Stone copings and iron railings were provided in 1920 but removed in 1977.

A new road bridge was built alongside in 1991/92.

Ken Redmore, 2003

Tattershall, Tattershall Bridge, Witham, John Rennie,
Tattershall, Castle
Tattershall, Castle
Tattershall, Castle

Aerial view of the castle.

postcard issued by Jack Braithwaite of Leeds, date uncertain

Tattershall, castle, Jack Braithwaite
Tattershall, Castle
Tattershall, Castle
Tattershall, Castle
A fanciful reconstruction of the castle depicted in a postcard issued by Walter Scott of Bradford.
Tattershall, castle, Walter Scott
Tattershall, Holy Trinity
Tattershall, Holy Trinity
Tattershall, Holy Trinity

The original 15th century stained glass of Holy Trinity has all gone (to St Martin's, Stamford), apart from that now in the east window.

September 2010

Tattershall, Holy Trinity
Tattershall, Holy Trinity
Tattershall, Holy Trinity
Tattershall, Holy Trinity

Founded by Ralph Lord Cromwell in the 15th century, Holy Trinity is an outstanding example of Perpendicular architecture.

The tall, long cruciform building is lit by the many huge windows Ė those at the ends of the transepts being particularly impressive.

September 2010

Tattershall, Holy Trinity, Ralph Lord Cromwell, Perpendicular
Tattershall, Holy Trinity,
Tattershall, Holy Trinity,
Tattershall, Holy Trinity,

View of Holy Trinity from the south.

September 2010

Tattershall, Holy Trinity
Tattershall, Holy Trinity, Chancel
Tattershall, Holy Trinity, Chancel
Tattershall, Holy Trinity, Chancel
The east window still retains original - though reassembled - stained glass of 1481-82.
Tattershall, Holy Trinity, east windwo, stained glass
Tattershall, Holy Trinity, North Door
Tattershall, Holy Trinity, North Door
Tattershall, Holy Trinity, North Door

This door on the north side of the nave, possibly original, is the usual modern entrance to the church.  It has a small wicket.

September 2010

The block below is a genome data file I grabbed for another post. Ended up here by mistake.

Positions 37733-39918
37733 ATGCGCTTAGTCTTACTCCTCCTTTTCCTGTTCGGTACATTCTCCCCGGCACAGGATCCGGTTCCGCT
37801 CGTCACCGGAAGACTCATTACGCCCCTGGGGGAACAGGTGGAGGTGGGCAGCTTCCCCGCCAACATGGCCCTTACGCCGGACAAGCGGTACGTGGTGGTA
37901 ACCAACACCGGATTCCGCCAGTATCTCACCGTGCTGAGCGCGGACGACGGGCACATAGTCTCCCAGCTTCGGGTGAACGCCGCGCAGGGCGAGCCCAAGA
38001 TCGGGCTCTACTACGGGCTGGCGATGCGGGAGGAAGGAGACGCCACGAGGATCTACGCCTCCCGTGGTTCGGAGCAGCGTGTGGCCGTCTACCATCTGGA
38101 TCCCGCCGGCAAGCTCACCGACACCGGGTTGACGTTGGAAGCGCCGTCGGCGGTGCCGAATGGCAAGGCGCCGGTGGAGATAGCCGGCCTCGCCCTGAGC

Tattershall, Holy Trinity, north door, wicket
Tattershall, Holy Trinity, Tom Thumb grave
Tattershall, Holy Trinity, Tom Thumb grave
Tattershall, Holy Trinity, Tom Thumb grave

Tom Thumb, a character from English folklore, has a tiny house in Tattershall Market Place (on the roof ridge).

This is his supposed grave, bearing the inscription: "T Thumb / aged 101 / Died 1620"

September 2010

Tattershall, Holy Trinity, Tom Thumb, grave
Tattershall, Medieval whistle
Tattershall, Medieval whistle
Tattershall, Medieval whistle

This glazed ceramic whistle is in the form of a jesterís head and was discovered at Tattershall in 1980 and dates to the 16th Century.

Such representations are rare and the whistle may have formed part of a jesterís equipment.

Although not found at Tattershall Castle, the whistle may have some connection to festivities held there.

Courtesy of Lincolnshire County Council, The Collection

Tattershall, ceramic whistle, jester
Tattershall, Railway Notice
Tattershall, Railway Notice
Tattershall, Railway Notice

Like the vast majority of country railway stations, there was no pedestrian bridge between the two passenger platforms at Tattershall.

The station entrance, main station building and ticket office were all on the north (up) platform and passengers were obliged to walk across the lines to access the down platform.

Matthew Wibley 

Tattershall, station notice